Seafield enquiry goes ahead

This week, representatives from both the Leith Links Community Council and the Leith Links Residents Association met with Scottish Government to discuss and finalise the Terms of Reference for the forthcoming independent review of the Seafield Sewage plant. Consultants are already gathering data from all Seafield stakeholders, including members of the community. As a next step, they will set out and cost all possible ways of minimising the odour nuisance from Seafield, and Scottish Government will eventually make decisions about which they will fund and implement. We welcome the fact that for the first time there appears to be political will at government level (and hopefully some funding, attached to it) to make something happen to improve the situation.

Fingers crossed!

We will keep you posted, as the review proceeds.

Update on the ‘Seafield Stench’

by Jim Scanlon

On Tuesday, 20th June, as Chair of Leith Links Community Council, I attended a meeting with Roseanna Cunningham MSP, Cabinet Secretary for Environment, Climate Change and Land Reform, regarding the ongoing odour emissions at Seafield Sewage Plant.

Also attending the meeting were Rob Kirkwood, Chair of the Leith Links Residents Association (LLRA), Ben Macpherson MSP, Professor Rob Jackson, a scientific expert who advises LLRA, Rob Munn, advisor to Ben MacPherson, and Scottish Government Civil Servants and special advisors.

The Cabinet Secretary was questioned about the CREW (Centre of expertise for waters) report on Odour Management and monitoring in Scottish wastewater treatment plants that was commissioned by Scottish Government.  The report said that odours are rare, sites are managed effectively, local councils and SEPA enforce regulations and that legislation governing sewage works is fit for purpose and doesn’t need changed.

We disagreed profoundly and suggested that the minister had been poorly briefed about Scotland’s sewage works.

Professor Jackson, appointed by Scottish Water to work with the community, said that in terms of academic research, the report was deeply flawed and the conclusions of the report were unsound:  information had been gathered only by sending questionnaires to a small sample of sewage work managers, council employees and SEPA. There had been no independent enquiries, no site visits and no consultation with the local populations. Some technical information was incorrect.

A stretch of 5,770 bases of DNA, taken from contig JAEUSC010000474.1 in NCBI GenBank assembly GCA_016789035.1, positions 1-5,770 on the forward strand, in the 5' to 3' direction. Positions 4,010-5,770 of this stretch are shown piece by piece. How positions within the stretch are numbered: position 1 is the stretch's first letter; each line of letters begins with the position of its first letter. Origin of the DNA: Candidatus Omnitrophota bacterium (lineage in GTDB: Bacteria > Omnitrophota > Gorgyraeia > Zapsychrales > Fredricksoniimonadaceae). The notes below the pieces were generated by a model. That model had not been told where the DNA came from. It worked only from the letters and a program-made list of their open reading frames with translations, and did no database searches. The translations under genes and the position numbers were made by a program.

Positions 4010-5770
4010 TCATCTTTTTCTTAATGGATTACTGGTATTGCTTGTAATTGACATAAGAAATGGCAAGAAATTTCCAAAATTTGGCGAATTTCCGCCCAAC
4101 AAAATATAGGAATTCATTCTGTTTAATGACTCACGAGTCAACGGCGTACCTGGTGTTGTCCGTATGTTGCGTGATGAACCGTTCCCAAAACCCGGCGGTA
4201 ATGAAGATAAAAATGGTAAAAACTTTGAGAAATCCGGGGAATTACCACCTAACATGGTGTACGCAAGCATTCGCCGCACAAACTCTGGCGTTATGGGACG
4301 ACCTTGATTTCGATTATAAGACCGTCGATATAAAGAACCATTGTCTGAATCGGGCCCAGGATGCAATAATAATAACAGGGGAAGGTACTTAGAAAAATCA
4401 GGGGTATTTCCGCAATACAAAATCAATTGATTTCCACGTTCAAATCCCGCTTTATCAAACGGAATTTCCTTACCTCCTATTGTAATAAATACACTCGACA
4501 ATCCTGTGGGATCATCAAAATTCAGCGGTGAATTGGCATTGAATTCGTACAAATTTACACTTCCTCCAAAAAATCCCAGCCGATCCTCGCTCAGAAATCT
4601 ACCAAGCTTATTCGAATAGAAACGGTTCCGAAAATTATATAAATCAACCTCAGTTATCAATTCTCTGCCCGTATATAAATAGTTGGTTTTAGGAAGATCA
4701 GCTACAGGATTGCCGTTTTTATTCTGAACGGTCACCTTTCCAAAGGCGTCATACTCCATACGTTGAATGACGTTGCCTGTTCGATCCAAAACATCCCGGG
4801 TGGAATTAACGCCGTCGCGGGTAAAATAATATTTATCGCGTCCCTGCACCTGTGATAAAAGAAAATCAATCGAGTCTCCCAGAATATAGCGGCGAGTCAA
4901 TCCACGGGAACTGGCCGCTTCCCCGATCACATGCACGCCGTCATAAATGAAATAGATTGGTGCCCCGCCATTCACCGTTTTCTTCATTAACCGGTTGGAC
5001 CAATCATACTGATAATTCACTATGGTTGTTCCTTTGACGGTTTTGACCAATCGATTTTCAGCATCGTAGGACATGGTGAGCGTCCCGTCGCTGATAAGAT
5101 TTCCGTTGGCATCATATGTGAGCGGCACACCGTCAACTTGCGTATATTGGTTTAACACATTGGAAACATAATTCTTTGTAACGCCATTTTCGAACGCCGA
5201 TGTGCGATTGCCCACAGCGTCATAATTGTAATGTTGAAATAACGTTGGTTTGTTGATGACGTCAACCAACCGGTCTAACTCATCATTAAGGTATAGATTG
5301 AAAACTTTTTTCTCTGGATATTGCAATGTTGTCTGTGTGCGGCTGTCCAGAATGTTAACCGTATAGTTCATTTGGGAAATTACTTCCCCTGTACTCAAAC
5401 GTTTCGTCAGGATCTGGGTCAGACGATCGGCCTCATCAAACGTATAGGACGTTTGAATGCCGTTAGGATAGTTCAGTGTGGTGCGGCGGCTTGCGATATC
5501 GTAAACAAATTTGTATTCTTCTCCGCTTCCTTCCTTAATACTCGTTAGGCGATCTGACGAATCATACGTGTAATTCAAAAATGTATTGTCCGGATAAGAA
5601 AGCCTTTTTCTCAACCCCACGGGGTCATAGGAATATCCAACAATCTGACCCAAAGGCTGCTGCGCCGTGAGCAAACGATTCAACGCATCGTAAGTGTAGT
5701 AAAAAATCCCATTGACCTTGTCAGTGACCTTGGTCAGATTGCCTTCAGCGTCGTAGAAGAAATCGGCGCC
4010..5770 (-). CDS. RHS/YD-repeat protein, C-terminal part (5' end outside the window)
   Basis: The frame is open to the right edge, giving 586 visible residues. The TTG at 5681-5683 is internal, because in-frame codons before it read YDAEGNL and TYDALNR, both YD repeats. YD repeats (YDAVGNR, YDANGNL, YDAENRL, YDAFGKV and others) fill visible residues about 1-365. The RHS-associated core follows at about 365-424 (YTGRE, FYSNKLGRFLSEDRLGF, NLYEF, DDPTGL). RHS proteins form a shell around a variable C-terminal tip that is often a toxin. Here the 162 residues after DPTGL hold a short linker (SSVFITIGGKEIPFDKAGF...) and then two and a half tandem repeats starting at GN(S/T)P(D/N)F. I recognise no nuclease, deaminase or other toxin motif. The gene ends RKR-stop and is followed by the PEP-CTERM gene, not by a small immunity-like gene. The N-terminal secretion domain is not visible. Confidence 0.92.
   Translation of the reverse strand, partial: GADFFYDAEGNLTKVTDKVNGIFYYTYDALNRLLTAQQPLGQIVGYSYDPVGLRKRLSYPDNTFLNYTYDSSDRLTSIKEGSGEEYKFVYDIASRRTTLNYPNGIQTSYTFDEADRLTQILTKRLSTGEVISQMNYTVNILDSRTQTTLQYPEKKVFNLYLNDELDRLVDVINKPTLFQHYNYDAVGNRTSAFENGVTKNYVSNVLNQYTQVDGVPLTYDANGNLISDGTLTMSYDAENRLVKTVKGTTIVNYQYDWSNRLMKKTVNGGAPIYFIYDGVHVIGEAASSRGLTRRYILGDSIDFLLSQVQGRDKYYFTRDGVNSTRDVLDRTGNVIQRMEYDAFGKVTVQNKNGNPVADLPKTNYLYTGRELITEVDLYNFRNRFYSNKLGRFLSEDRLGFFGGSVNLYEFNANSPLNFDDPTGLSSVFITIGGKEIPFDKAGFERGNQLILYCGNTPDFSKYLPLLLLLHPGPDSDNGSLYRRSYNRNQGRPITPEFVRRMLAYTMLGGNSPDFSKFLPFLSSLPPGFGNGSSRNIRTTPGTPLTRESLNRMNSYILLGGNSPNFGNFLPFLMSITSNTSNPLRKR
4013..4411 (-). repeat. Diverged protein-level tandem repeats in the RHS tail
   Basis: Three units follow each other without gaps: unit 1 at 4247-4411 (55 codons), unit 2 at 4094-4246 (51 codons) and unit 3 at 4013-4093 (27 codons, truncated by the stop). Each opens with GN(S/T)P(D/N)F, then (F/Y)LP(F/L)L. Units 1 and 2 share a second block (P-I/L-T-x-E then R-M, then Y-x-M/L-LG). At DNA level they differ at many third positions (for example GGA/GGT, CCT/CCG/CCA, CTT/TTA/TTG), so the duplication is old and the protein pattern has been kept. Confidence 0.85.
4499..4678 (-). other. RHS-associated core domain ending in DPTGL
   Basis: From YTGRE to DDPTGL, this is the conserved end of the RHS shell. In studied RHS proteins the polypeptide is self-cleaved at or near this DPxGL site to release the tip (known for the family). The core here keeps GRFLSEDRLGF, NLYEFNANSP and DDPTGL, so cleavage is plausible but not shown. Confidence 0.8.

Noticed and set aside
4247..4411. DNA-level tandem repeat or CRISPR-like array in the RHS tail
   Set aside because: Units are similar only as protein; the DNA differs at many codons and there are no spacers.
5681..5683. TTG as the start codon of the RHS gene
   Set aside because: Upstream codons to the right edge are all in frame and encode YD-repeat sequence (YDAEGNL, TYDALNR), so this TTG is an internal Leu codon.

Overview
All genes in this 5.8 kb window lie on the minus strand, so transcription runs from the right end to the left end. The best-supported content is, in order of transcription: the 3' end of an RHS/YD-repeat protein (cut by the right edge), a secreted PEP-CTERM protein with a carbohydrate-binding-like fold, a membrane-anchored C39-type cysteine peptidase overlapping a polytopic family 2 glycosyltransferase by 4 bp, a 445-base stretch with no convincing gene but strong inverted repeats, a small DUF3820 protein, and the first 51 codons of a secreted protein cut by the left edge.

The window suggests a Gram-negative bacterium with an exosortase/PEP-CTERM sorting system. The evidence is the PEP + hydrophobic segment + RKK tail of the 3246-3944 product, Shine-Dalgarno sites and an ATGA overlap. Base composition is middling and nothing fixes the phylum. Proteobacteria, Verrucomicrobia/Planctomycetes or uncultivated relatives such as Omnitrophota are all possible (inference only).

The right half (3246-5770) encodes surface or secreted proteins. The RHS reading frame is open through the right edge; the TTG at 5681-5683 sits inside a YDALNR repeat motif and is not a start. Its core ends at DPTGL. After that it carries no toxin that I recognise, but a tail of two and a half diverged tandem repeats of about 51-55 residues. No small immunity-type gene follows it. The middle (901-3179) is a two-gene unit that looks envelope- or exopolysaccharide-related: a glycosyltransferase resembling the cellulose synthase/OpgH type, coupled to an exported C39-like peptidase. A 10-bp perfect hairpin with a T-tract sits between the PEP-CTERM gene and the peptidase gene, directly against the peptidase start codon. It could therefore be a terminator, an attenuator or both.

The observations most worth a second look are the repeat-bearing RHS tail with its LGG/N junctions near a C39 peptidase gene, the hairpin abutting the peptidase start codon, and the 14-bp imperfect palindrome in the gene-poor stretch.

The Minister seemed sympathetic and after further discussion over the odour nuisance, possible causes, and the future effects of climate change, Ms. Cunningham has ordered a strategic review of Seafield, and of the existing Code of Practice and legislation governing odour emissions..

Terms of Reference for this review have been drawn up but we feel they have not gone far enough so we have since written to Scottish Government with our concerns (also raised by Leith Links Residents Association).

We feel that the review should not just focus on Seafield as the Code of Practice covers the whole of Scotland, and there are known problems in other plants. Also, the proposed Terms of Reference specify looking at the operation, design and management of Seafield i.e. focusing on how they ‘manage’ odours. But at the last stakeholder meeting both Veolia, who operate Seafield, and City of Edinburgh Council Public Health officials acknowledged that not only management improvements but also investment and changes in infrastructure are needed. The terms of reference should therefore include assessing the costs of covering the sewage tanks at Seafield and similar plants throughout Scotland to eliminate odours for good, rather than just to ‘minimize’ them.

Once the Terms of Reference for the review are agreed, a tender will be put out for an independent firm of constructional engineering consultants, to look at the plant procedures and equipment and to estimate the capital investment required.

Leith Links Community Council will continue to represent the community, working with LLRA, to monitor events closely, make sure the review is done quickly but professionally and that conclusions are acted on.

 

Consultation on the future of the Scottish planning system

The Scottish Government are seeking the views of the people of Scotland on proposed changes to the planning system here in Scotland.

The consultation is open to anyone in Scotland to provide comment on, with a deadline of 4 April 2017.

To download the document and to respond to the consultation please follow this link.

Leith Links Community Council are aware of the consultation and will be working to submit its response in due course.

A city free from Islamophobia

Police Scotland, City of Edinburgh Council and the Scottish Government have been working together to make £40,000 available in the City of Edinburgh for projects aimed at addressing Islamophobia.

 

34 projects are in the running to receive grants of up to £5000, with the people of Edinburgh deciding which projects get funding.

 

If you would like to take part in the decision making process, you can vote online here from today until 12noon on Monday 13 February 2017 or you can visit your nearest City of Edinburgh Council Library.

For more information, click here.

 

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